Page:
Shirley Bovshow “Growing Gourds”

Shirley shows how we can prep for our fun Fall crafts by planting our own gourds.

The sooner you start planting, the better! "Bottle Gourds," or "Birdhouse Gourds" need a long growing season- about six months and then a few months more to dry and to cure them! Gourds can be used for many crafts. They can be carved into succulents and teacups or transformed into birdhouses, useful tools, whimsical sculptures, and anything you can imagine!


We start with seeds! If you live in a mild winter climate as we do, sow “Bottle Gourd” seeds in the ground when temperatures are over 65 degrees. Everyone else can start the “Bottle Gourd” seeds indoors in peat pots 6 to 8 weeks before the last frost. First, prepare your gourd seeds for planting 24-hours before.

  • Clip one tip of the seed so it can take in water and soak it overnight in water.

  • Fill a peat pot with seed starting mix. A peat pot is best because you can plant it into the ground once the temperatures warm up outdoors.

  • Place 2 seeds in the pot, cover with 1"inch of soil and water gently.

  • Place the pot on a warm appliance or use a seed starting mat and cover with plastic.

  • The seed will germinate after 10 days and continue growing.

After the plants have been growing for a couple of weeks, it is time to plant them in the ground.

If you live in a cold climate, plant them when there is no more frost and the soil has started to warm up.

  • Choose a spot in your garden with all-day direct sunlight.

  • Space your plants 5 feet apart because they will sprawl!

  • Although gourds can grow on the ground, I recommend a trellis that they can grow up. I planted in a 6-foot raised garden bed so we can plant one bottle gourd on each end.

Don’t remove plants from their peat pots.

• The Pot will naturally decompose in the ground. “Bottle Gourds” don't like to have their roots disturbed!

• Dig a hole into a raised "hill" like this one I created. It's about 6 inches tall and 12 inches wide.

• Place the pot into the ground and cover with soil. WATER.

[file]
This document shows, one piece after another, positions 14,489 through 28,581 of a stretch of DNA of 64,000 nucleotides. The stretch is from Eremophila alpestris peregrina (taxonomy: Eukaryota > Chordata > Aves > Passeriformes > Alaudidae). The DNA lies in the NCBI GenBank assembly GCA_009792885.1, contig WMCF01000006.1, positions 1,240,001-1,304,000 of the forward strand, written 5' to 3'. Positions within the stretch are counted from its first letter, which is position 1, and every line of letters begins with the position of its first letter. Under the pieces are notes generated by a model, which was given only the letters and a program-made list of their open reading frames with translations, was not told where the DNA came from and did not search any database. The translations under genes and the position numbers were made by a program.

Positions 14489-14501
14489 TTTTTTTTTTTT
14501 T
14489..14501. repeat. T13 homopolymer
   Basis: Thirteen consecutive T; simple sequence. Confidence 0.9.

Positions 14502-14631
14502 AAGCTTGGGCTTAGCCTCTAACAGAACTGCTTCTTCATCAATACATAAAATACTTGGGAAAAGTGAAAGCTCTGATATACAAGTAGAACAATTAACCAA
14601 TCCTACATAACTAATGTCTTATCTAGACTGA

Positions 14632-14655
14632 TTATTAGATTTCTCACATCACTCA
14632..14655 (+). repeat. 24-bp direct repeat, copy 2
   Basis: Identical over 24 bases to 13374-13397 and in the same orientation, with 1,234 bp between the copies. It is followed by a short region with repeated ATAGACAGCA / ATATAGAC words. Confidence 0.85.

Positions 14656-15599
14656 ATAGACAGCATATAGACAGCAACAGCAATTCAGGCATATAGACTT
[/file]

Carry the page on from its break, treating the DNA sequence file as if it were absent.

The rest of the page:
TIP: Avoid disturbing the roots; Peat Pots will naturally decompose

The “Bottle Gourd” Will Attach Itself the Trellis. You don't have to tie the plant to the trellis, it will do it on its own. All you do is provide the support.

For people in mild climates, you can start the seeds right in the ground.

  • When temperatures are over 65 degrees, sow 5 pre-soaked seeds in a mound of soil like the one we just planted

  • Cover with 1 inch of soil and water. As the seedlings grow, thin out the plants to just 2 on each hill.

  • Space each hill 5 feet apart

Each Bottle Gourd can grow vines that stretch 10 to 100 feet depending on the variety, growing conditions and the length of growing season. Each plant grows 3 Gourds.

Check the seed package to find out when you should harvest them. The average is 150 days at which time the leaves on the vine will become brown. The gourds will turn from green to a tan color and as they dry, they will become less heavy

If you experience heavy frosts, use pruners to cut the gourd from the vine, leaving a 2-inch stem attached. Do not yank the gourd off the vine!

  • Place the bottle gourd in a patio where there is good air circulation and let it dry naturally. Turn the gourd over every few weeks.

  • In mild climates, allow the gourds to dry on the vine for a few months.

  • Once the gourd is dried, (it will become very lightweight) you can paint it, cut it, and create your birdhouse or another masterpiece!

TIP: Turn the Gourd every three weeks

Shirley Bovshow, Gardening Expert,

EdenMakers Blog

Foodie Gardener




Shirley Bovshow's EdenMakers




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